You don’t want sensitive business data and customer information stolen by cybercriminals. That’s where a virtual private network (VPN) comes in.
A VPN secures your internet connection, protecting it from prying eyes and cyberattacks. Originally the purview of large corporations, where it’s considered among the best practices for network security, VPN technology is now readily available for small businesses.
Yet not only are cyberattacks on the rise, but they’re also getting increasingly sophisticated, making them difficult to stop. Even a standard VPN isn’t enough security for some.
Enter the multihop VPN. Also called a “cascaded VPN” or “double VPN,” the multihop VPN raises the bar on the traditional VPN approach, delivering unprecedented security and privacy.
But is it overkill for your needs? Let’s check out a multihop VPN’s pros and cons to answer that question.
Overview: What is a multihop VPN?
To explain a multihop VPN, it’s necessary to first understand how a standard VPN operates.
- As you surf online, you’re sending data, such as which website you want to visit, to a single server operated by your VPN provider. The VPN software on your computer encrypts this data before it’s sent to the VPN server.
- A VPN creates an encrypted connection, called a tunnel, between your device and the VPN server so your data cannot be easily intercepted by cybercriminals.
- Once your data arrives at the VPN server, it’s decrypted, adopting the IP address of the VPN server (so your request appears to come from that server, not your device), and then is sent to its final destination.
This standard VPN setup is sufficient for many internet users. But inherent limitations exist.
- A single VPN server makes it possible to correlate website traffic coming out of that server with the devices requesting those sites. This traffic correlation allows an outsider to identify your activities.
- Compounding the problem is the fact most VPN providers, such as NordVPN, rent servers from data centers owned by other companies. This limits a VPN provider’s ability to prevent a security breach.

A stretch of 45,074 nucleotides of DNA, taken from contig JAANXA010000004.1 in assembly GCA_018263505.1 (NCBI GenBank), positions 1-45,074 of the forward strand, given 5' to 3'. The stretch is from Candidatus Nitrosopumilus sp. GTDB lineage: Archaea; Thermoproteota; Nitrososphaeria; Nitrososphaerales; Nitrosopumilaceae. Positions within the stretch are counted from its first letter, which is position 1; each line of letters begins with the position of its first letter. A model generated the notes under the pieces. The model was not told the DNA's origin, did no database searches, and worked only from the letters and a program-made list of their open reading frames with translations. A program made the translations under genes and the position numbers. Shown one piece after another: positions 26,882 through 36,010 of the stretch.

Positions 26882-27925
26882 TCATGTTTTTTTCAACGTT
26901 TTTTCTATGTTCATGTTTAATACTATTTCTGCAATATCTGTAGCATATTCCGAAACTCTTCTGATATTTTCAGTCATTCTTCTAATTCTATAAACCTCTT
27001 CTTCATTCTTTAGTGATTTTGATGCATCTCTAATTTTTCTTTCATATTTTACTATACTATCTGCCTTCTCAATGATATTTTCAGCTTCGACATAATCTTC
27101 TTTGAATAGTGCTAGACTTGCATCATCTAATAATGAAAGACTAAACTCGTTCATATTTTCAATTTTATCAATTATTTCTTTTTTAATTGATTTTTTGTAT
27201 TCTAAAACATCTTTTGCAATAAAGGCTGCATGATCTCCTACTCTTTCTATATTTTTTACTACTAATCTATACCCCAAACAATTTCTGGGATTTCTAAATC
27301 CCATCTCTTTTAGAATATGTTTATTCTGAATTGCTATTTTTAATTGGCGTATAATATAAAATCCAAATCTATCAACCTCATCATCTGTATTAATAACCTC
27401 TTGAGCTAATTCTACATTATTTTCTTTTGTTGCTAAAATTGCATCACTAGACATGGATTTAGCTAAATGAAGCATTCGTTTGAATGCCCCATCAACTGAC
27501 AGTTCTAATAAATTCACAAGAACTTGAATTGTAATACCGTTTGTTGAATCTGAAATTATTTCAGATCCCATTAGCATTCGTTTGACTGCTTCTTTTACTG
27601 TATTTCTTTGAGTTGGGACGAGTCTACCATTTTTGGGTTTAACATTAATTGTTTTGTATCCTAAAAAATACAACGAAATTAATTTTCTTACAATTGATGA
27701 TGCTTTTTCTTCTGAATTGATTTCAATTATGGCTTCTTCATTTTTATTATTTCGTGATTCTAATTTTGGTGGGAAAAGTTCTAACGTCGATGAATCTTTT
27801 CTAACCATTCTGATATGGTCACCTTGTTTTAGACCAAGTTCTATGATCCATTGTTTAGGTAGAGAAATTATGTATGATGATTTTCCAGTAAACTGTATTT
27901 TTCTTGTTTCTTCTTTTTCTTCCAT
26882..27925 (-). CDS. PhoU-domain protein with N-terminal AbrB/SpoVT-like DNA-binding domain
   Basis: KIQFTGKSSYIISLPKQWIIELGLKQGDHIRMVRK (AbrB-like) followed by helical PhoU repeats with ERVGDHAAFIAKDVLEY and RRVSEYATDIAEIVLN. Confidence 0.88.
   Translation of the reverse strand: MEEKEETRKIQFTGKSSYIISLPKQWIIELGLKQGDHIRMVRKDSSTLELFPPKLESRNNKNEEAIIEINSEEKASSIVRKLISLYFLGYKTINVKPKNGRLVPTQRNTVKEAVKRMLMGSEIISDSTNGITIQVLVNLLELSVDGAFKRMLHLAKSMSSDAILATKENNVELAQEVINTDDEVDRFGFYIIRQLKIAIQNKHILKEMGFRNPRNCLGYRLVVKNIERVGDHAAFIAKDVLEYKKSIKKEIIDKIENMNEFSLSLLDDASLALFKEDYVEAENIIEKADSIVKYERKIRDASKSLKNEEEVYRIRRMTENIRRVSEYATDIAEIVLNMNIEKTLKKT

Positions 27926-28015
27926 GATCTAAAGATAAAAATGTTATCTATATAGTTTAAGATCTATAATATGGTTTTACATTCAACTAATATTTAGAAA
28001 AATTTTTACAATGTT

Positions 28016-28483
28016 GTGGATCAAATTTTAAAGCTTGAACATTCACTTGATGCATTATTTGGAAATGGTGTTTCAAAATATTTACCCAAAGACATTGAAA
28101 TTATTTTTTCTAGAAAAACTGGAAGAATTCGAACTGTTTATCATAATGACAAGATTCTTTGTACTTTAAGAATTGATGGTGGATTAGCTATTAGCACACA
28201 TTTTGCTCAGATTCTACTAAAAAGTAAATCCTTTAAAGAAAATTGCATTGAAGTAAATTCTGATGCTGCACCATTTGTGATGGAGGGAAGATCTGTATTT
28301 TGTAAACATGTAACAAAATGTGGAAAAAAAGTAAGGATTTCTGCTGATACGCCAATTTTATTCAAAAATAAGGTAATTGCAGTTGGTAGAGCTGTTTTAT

- If those data centers get hacked, as was the case with NordVPN in 2018, attackers can gain access to the data necessary to perform traffic correlation.
A multihop VPN improves on a standard VPN. Here’s how a multihop VPN works.
- Your internet traffic is hopping between two or more VPN servers before arriving at its destination. These servers are usually located in geographically disparate places, such as two different countries.
- With every hop, your internet activity receives a layer of encryption from each VPN server.
- Each new server only receives the previous server’s IP address, increasing your anonymity with each server hop.
- By the time your internet traffic arrives at the destination site, it’s undergone several layers of encryption and multiple IP address changes, making it virtually impossible to track back to the original computer.
Two approaches to multihop VPNs exist: a cascaded connection and a nested chain configuration.
VPN cascading commonly uses a single VPN provider. Several vendors offer a double-hop VPN, where you’re using two VPN servers, and some offer hops across up to five VPN servers.
The nested chain method employs two or more VPN services using multiple VPN servers. This approach offers greater security.
If a VPN vendor suffers a hack, you’re still protected by the additional services. But a nested VPN chain configuration isn’t commercially available, so you must set it up yourself.
Advantages of using a multihop VPN
The benefits of using a multihop VPN are hard to beat. It delivers better security, privacy, and anonymity.
The encryption afforded by a standard VPN is enough to stop criminals from accessing your data, but traffic correlation is still possible. A multihop VPN blocks this type of sophisticated attack, providing even greater endpoint security for your device.
A multihop VPN’s web of VPN servers and corresponding IP address changes ensures an attacker cannot correlate traffic exiting a server back to your device. The attacker may see a VPN server’s encrypted traffic but won’t know if this is the final server or an intermediary.
A multihop VPN provides superior privacy. The first VPN server has your IP address but the one at your destination does not. The last VPN server has your destination but not your original IP address, only that of the previous server.
Since your IP address changes several times through this VPN chaining, an attacker would need to monitor each of the multiple VPN servers involved, and even then, would have to guess which of the traffic heading to the destination is yours. This makes it nearly impossible to track online traffic back to you.